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County looks to clean up graffiti issue

With one eye aimed at monitoring gangs and the other eye on aesthetics, the county is about to introduce an anti-graffiti ordinance.

The Board of Supervisors will introduce the proposed ordinance Tuesday, and the planning department is asking supervisors to schedule a public hearing for Jan. 25.

The ordinance would isolate graffiti and deal with it in a broad and comprehensive manner.

The recommendations in the proposed ordinance cover everything from education to prevent graffiti to cleanup and who will pay for it.

It suggests civil liability for parents, restitution and community service for the graffiti artists.

Along with rewards for turning in vandals, the ordinance proposes to fine property owners who fail to clean up vandalism after 72 hours. The proposal does not mention any dollar amount for fining property owners who fail to remove graffiti after the allotted period.

“Graffiti negatively impacts the quality of life in a community,” Code Enforcement Supervisor Art Trinidade wrote in a report to the board.

Trinidade notes that there is currently no ordinance addressing graffiti. It is treated under the general rubric of vandalism.

Trinidade writes that most graffiti in the county is the work of underage vandals. However, he adds, it “can be attributed to both criminal gang activity and gang activity.”

The Sheriff’s Department has long worried that graffiti signals the coming of gangs, who often use “tagging” to mark territory.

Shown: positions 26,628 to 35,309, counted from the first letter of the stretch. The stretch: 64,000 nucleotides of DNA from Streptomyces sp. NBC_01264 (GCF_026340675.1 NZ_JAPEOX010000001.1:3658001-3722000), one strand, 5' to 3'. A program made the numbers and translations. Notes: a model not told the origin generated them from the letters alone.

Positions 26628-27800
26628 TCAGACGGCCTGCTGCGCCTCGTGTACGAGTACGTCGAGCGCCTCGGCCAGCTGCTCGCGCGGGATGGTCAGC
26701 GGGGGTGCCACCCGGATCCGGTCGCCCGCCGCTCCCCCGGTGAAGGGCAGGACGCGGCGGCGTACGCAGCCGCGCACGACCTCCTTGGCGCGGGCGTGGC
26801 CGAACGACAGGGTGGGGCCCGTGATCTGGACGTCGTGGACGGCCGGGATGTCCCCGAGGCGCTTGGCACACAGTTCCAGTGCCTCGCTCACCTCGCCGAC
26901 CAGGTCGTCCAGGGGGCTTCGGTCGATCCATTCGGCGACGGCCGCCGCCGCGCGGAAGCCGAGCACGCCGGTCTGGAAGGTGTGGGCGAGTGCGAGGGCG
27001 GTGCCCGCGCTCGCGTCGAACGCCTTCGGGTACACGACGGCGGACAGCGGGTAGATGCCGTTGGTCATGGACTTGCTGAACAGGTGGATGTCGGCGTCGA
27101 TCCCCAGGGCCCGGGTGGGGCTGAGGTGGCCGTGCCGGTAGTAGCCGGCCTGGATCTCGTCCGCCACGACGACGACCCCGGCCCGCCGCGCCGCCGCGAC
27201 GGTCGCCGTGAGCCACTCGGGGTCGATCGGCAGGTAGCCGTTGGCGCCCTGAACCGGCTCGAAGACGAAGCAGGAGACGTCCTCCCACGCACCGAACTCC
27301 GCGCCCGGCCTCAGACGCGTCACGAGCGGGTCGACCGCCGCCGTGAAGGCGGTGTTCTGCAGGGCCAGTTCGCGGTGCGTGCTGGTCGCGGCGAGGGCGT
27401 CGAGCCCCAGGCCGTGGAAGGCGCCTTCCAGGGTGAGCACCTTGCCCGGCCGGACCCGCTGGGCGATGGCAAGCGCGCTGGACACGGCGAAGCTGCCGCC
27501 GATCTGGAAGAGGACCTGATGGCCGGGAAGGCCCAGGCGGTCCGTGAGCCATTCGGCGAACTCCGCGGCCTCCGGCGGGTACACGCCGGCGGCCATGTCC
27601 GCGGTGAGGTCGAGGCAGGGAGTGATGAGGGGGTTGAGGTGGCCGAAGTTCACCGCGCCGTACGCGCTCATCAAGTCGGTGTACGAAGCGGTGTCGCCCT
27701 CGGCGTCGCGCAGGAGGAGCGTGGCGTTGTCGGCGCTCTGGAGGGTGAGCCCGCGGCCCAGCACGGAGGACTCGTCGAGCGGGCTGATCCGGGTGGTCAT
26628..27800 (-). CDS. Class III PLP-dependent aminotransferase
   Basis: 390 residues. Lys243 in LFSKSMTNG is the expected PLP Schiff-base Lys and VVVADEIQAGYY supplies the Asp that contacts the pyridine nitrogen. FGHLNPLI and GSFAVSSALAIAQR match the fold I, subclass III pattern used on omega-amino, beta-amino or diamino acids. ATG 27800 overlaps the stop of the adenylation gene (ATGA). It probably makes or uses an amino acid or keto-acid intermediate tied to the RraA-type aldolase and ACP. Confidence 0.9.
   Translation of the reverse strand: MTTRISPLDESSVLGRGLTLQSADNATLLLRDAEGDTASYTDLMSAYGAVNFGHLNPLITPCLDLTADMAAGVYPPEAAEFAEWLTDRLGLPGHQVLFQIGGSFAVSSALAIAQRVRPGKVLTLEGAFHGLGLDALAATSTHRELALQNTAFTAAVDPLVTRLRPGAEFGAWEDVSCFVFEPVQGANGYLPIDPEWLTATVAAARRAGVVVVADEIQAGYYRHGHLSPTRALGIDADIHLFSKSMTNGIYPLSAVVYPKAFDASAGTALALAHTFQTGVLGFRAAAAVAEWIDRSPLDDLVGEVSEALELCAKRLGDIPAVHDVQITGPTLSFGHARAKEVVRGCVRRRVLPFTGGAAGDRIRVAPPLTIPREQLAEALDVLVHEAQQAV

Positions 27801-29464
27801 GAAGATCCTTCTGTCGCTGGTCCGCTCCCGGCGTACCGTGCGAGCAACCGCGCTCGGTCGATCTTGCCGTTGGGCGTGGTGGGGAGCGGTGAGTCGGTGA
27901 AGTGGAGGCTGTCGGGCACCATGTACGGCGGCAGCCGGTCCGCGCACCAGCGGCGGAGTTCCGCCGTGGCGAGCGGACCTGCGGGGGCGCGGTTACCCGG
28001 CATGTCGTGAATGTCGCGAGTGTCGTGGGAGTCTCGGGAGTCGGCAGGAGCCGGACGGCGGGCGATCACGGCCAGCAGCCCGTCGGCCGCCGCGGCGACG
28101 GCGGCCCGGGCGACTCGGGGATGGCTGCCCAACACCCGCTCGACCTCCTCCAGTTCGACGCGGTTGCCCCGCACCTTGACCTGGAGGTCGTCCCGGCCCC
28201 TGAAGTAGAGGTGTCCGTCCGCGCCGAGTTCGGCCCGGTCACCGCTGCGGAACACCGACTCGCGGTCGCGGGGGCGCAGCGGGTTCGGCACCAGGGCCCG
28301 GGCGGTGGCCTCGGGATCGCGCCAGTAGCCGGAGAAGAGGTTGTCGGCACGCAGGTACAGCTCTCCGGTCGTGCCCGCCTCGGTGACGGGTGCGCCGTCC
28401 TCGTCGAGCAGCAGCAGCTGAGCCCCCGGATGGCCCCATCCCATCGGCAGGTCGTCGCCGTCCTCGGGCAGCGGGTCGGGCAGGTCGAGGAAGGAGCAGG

The department and some county leaders fear that gangs might squeeze the relatively safe, suburban, middle-class county in a pincers movement, creeping in from Santa Maria on the south, the Central Valley to the east, and Salinas, King City and other locales in the north.

“As part of neighborhood preservation and crime prevention, it is important to remove graffiti, particularly gang affiliations, as soon as possible,” Trinidade wrote, “not only to frustrate the vandals but to prevent turf wars.”

The Sheriff’s Department has a mobile van to help victims paint over graffiti. It is staffed by volunteers, and the paint is donated.

There is language in the proposed ordinance giving owners of vandalized property 72 hours to clean it up or face the county fixing it and billing the owner via property taxes.

Sheriff’s Department spokesman Rob Bryn said that language is in the ordinance to allow the county to put pressure on absentee landlords or owners of many parcels who simply don’t care that it has been marred by graffiti and leave it there.

Bryn said the ordinance is, generally, an effort to be proactive: “If you wait until you get overrun with it (graffiti), it’s too late.”

Bryn said Sheriff-elect Ian Parkinson, who will be sworn in today, has read the ordinance and agrees with it.

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